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Oracle As Storage Vendor

Oracle's purchase of Sun Microsystems has many folks confused. Given Oracle's reputation for playing hardball with its customers, can it make it as a storage vendor?

Here is a multiple choice quiz: (a) Oracle will dump all of the hardware lines of the soon-to-be acquired Sun Microsystems and just keep the software products. (b) Oracle will use Sun's hardware assets to expand its product line and become a soup-to-nuts, one-stop enterprise hardware, software and services IT vendor. (c) None of the above. (d) Only Larry Ellison knows for sure.

I pick (d). But if you've read all of the "expert" commentary on Oracle's move to acquire Sun, you will see a wide variety of answers. There is no clear consensus among industry analysts, Wall Street analysts, big IT customers, competitors or anybody else as to what this all means for Sun's hardware operations and products.

There is general agreement that Oracle wanted to gain control of Java and Solaris and some of Sun's other important software products. After watching IBM make at run at Sun, the idea that a rival might end up owning the software platforms that Oracle uses for many of its products got the software giant to make its own offer and win the company.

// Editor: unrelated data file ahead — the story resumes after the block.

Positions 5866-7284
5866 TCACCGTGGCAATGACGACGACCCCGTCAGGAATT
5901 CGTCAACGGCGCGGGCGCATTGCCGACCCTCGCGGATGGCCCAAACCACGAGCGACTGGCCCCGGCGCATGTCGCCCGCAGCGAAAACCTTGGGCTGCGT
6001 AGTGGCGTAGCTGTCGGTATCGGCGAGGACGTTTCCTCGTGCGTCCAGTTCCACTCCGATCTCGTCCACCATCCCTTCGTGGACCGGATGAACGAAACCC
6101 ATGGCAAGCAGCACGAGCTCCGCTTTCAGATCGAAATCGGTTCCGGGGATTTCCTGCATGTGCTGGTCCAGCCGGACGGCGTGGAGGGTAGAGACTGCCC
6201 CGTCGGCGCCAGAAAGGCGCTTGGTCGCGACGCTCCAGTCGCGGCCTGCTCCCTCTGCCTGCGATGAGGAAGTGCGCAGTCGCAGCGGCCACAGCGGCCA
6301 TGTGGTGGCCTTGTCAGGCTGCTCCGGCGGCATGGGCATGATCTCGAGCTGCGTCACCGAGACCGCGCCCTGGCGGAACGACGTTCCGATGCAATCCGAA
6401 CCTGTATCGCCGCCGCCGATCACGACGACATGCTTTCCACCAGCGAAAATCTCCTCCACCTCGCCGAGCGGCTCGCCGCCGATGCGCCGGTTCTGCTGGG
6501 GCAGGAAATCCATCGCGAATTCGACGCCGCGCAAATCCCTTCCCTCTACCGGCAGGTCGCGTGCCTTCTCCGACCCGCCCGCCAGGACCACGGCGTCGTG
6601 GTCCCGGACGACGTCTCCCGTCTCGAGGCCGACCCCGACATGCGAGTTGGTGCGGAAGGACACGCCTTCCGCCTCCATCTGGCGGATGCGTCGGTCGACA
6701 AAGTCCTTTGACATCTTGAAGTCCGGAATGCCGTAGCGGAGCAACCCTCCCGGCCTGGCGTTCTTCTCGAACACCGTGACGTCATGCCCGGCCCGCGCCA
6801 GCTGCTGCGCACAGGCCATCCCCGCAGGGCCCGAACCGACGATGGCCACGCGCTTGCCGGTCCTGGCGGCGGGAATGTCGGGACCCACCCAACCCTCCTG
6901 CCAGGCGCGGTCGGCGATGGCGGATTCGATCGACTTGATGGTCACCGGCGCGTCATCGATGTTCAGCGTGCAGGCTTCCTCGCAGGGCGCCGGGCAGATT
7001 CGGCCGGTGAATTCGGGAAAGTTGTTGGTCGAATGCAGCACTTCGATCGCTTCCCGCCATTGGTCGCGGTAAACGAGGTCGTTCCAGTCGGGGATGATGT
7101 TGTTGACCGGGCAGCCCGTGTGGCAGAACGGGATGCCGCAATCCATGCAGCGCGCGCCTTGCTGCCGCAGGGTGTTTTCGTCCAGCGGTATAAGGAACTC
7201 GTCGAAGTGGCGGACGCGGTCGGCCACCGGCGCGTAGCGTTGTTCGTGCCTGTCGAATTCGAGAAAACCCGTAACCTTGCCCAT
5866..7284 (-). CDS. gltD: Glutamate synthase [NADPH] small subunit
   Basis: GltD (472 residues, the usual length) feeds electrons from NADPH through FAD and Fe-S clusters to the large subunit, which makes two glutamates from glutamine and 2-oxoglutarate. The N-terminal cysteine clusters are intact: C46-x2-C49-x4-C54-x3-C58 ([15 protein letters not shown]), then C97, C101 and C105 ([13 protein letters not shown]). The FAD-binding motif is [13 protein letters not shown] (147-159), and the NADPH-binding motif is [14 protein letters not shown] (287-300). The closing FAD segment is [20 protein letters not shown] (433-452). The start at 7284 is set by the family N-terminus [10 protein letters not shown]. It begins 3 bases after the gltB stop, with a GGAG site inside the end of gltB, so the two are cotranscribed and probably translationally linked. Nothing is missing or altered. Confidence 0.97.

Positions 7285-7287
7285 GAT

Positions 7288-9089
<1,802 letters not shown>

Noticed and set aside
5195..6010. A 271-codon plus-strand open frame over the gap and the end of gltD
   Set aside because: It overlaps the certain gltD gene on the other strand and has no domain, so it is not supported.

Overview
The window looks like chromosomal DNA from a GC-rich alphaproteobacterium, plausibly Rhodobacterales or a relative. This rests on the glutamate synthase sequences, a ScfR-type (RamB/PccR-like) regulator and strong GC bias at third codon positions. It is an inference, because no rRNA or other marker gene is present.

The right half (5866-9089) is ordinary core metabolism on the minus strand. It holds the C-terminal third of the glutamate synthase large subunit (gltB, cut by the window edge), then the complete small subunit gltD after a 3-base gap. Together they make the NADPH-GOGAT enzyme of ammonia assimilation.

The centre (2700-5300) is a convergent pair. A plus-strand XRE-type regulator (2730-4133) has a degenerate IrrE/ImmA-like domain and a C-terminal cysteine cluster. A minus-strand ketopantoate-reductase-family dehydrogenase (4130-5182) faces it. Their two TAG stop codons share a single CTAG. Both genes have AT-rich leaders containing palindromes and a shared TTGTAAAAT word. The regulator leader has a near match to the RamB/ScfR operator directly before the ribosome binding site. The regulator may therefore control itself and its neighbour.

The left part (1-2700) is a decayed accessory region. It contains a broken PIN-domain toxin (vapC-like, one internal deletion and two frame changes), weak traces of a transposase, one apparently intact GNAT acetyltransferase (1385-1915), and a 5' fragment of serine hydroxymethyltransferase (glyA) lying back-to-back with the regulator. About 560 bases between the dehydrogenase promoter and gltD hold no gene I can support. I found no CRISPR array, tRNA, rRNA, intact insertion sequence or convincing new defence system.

That immediately generated a wave of speculation as to what Ellison and Oracle would do with the parts of Sun that haven't been performing all that well in recent years and/or that didn't clearly fit into Oracle's current product line. If you read the blogosphere and analysts reports and news articles, it was pretty clear that nobody really knew what Larry and Co. would do with Sun's server and storage portfolios. And very few folks seemed to believe Ellison when he said he was planning to keep it all.

I don't have any idea what Oracle is going to do either. But I do wonder if Oracle can maintain its "my way or the highway" approach in a highly competitive hardware market. Remember, this is a company that pretty much automatically charges every software customers an annual 22 maintenance percent fee, and there isn't much room for negotiations. Part of the reason for that is Oracle has become the standard for enterprise databases in many companies, and it also is gaining ground in many other important enterprise software markets. While it faces tough competitors like IBM and SAP and others in many of those markets, it doesn't have to deal with hundreds of rivals eager to gain market share by selling comparable products at much lower prices.

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